Nautical mile | |
---|---|

Unit system | Non-SI unit |

Unit of | Length |

Symbol | M, NM, or nmi |

Conversions | |

1 M, NM, or nmi in ... | ... is equal to ... |

metre | 1852^{ [1] } |

foot | ≈6076 |

statute mile | ≈1.15 |

cable | 10 |

A **nautical mile** is a unit of measurement used in air, marine, and space navigation,^{ [2] } and for the definition of territorial waters.^{ [3] } Historically, it was defined as one minute (1/60 of a degree) of latitude along any line of longitude. Today the international nautical mile is defined as exactly 1852 metres (about 1.15 miles). The derived unit of speed is the knot, one nautical mile per hour.

There is no single internationally agreed symbol, with several symbols in use.^{ [1] }

**M**is used as the abbreviation for the nautical mile by the International Hydrographic Organization.^{ [4] }**NM**is used by the International Civil Aviation Organization.^{ [5] }^{ [6] }**nmi**is used by the Institute of Electrical and Electronics Engineers^{ [7] }and the United States Government Publishing Office.^{ [8] }**nm**is a non-standard abbreviation used in many maritime applications and texts, including US Government Coast Pilots and Sailing Directions.^{ [9] }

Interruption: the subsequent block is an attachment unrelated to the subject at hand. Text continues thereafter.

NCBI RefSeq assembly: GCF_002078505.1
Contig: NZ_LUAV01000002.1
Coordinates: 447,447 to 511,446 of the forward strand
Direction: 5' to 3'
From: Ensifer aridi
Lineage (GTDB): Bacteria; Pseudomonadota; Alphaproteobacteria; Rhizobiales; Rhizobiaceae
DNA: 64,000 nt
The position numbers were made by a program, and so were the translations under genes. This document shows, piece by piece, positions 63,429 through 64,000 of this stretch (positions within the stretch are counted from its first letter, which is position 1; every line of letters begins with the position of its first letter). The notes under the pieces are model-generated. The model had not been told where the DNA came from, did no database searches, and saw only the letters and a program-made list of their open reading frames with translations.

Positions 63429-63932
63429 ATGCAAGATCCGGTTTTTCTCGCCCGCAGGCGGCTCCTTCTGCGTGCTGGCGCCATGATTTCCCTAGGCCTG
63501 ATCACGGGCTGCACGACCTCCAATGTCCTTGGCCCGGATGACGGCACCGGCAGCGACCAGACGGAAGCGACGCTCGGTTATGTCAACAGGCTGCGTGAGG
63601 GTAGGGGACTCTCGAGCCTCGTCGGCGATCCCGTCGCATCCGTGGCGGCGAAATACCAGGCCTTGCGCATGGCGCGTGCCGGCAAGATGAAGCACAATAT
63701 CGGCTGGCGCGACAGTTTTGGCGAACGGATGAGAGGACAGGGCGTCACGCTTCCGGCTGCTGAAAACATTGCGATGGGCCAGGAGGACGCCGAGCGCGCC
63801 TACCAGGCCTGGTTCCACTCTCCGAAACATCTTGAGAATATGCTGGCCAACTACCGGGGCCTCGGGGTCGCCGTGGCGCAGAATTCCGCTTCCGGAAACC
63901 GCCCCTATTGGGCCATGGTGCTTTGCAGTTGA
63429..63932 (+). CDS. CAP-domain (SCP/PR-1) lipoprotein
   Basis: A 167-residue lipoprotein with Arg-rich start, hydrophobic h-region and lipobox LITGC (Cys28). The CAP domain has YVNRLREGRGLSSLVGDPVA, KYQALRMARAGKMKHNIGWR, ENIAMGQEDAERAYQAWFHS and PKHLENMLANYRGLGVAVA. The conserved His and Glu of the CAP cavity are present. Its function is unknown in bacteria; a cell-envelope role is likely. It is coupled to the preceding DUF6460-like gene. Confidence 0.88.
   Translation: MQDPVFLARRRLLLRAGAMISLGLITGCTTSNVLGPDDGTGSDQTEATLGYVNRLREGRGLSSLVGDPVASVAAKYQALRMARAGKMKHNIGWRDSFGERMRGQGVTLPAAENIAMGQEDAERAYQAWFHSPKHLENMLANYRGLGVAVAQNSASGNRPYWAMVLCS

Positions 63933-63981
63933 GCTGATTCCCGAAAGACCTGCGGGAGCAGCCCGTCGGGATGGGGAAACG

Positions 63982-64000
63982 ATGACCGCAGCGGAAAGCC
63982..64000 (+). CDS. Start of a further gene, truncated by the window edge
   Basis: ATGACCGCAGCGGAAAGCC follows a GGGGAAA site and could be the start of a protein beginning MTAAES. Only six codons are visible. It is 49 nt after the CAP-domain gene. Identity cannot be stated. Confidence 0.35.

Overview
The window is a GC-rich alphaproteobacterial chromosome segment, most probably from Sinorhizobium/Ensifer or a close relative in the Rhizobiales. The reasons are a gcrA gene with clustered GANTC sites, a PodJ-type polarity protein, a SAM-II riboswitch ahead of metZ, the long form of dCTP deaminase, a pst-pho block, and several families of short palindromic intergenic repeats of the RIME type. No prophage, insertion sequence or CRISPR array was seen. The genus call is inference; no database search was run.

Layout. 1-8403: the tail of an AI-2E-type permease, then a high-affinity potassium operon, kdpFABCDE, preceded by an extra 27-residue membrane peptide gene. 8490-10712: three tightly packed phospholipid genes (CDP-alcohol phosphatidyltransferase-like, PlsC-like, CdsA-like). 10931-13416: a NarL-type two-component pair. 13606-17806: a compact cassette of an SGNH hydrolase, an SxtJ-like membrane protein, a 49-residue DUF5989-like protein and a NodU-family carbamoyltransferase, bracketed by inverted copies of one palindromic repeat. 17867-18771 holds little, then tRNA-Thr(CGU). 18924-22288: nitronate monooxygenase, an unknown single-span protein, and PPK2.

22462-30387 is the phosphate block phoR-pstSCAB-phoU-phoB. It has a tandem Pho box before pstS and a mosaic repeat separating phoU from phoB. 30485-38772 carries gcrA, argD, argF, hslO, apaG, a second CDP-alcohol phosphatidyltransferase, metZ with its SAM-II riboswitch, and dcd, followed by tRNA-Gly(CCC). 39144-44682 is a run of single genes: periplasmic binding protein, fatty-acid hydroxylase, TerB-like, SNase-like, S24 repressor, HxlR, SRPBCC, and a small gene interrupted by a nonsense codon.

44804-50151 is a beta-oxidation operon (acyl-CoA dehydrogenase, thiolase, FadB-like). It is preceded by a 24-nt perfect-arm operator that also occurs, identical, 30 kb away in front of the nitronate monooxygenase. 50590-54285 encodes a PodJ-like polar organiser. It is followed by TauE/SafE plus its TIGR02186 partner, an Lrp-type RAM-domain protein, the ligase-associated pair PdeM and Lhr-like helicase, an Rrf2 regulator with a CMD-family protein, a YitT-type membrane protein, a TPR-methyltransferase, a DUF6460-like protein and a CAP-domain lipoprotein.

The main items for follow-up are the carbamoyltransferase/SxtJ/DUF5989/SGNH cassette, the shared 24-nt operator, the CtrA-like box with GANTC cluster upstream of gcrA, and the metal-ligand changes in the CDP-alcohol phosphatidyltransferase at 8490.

The word mile is from the Latin word for a thousand paces: mille passus. Navigation at sea was done by eye^{ [10] } until around 1500 when navigational instruments were developed and cartographers began using a coordinate system with parallels of latitude and meridians of longitude.

By the late 16th century, Englishmen knew that the ratio of distances at sea to degrees were constant along any great circle such as the equator or any meridian, assuming that Earth was a sphere. Robert Hues wrote in 1594 that the distance along a great circle was 60 miles per degree, that is, one nautical mile per arcminute.^{ [11] } Edmund Gunter wrote in 1623 that the distance along a great circle was 20 leagues per degree.^{ [11] } Thus, Hues explicitly used nautical miles while Gunter did not.

Since the Earth is not a perfect sphere but is an oblate spheroid with slightly flattened poles, a minute of latitude is not constant, but about 1861 metres at the poles and 1843 metres at the Equator.^{ [12] } France and other metric countries state that in principle a nautical mile is an arcminute of a meridian at a latitude of 45°, but that is a modern justification for a more mundane calculation that was developed a century earlier. By the mid 19th century France had defined a nautical mile via the original 1791 definition of the metre, one ten-millionth of a quarter meridian.^{ [13] }^{ [14] } Thus 10,000,000 m/90 × 60 = 1851.85 m ≈ 1852 m became the metric length for a nautical mile. France made it legal for the French Navy in 1906, and many metric countries voted to sanction it for international use at the 1929 International Hydrographic Conference.